Still Life with Skulls and Ba­con

New England Review - - Literary Lives - Richard Siken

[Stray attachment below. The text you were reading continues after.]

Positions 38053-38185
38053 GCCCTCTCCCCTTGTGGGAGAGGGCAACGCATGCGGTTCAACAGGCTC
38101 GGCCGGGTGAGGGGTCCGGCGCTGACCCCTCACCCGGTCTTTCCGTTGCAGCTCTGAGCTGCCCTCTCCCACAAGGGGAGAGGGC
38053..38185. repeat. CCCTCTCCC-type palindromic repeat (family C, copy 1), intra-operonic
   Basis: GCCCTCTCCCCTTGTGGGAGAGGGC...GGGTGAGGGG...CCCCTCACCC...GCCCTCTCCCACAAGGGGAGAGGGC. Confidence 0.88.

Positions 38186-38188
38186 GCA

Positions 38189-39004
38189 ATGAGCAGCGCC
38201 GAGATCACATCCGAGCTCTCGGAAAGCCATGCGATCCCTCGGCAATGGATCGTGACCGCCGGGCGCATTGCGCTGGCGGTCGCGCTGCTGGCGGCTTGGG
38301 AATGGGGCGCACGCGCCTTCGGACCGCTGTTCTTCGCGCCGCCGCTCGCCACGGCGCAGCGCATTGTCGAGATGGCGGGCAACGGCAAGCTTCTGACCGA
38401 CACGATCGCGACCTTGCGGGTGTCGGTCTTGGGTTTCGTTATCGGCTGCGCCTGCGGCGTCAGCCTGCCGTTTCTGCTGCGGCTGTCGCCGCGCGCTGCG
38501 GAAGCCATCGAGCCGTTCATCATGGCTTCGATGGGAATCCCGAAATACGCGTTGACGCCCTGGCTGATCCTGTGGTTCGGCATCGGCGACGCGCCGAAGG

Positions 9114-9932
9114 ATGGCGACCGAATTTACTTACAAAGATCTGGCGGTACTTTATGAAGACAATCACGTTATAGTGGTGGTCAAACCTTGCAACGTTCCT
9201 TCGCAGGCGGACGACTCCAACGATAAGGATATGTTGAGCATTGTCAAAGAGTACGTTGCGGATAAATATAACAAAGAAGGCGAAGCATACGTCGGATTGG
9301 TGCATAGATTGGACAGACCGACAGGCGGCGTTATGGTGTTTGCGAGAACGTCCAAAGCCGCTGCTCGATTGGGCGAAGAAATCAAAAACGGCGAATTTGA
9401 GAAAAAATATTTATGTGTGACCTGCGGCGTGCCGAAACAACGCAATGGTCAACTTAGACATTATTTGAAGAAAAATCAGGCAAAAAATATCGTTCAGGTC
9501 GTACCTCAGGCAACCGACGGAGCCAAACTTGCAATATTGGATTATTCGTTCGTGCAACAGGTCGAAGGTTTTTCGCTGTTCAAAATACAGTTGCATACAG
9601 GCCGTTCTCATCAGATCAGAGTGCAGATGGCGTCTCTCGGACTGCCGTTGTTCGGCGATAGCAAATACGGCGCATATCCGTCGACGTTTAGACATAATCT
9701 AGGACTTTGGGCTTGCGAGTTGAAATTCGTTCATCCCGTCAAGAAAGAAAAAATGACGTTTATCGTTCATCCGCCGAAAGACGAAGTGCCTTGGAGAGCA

A thing and a thing and a thing held still— you have to hold some­thing still to find the other things. This is spec­u­la­tion. You will die in your sleep and leave ev­ery­thing un­fin­ished. This is also spec­u­la­tion. I had obli­ga­tions: hope, but hope negates the ex­pe­ri­ence. I owe my­self noth­ing. I cut off my head and threw it on the ground. I walked away. This is how we mea­sure, walk­ing away. We carve up the world into feet and min­utes, to know how far from home, how many hogs in the yard. My head just sat there. Fair enough. A map with­out land­marks is use­less. Science dreams its dreams of knowl­edge—names it, pokes it with equa­tions. The cru­cial thing is not fifty times what­ever but how we got these no­tions: how much, how many, how far, how long. It’s good to give ex­plicit an­swers, show­ing all the steps, nec­es­sary and suf­fi­cient. Find­ing the dots, con­nect­ing the dots. An in­ter­ro­ga­tion of the dots. A pip, a point, a seed, a stone. This is phi­los­o­phy. These are sup­po­si­tions. If one has no ap­ples, one has zero ap­ples. There is, you see, no short­age of open prob­lems. We carve up the world and crown it with num­bers—lu­mens, ounces, deci­bels. All these things and what to do with them. We carve up the world all the time.

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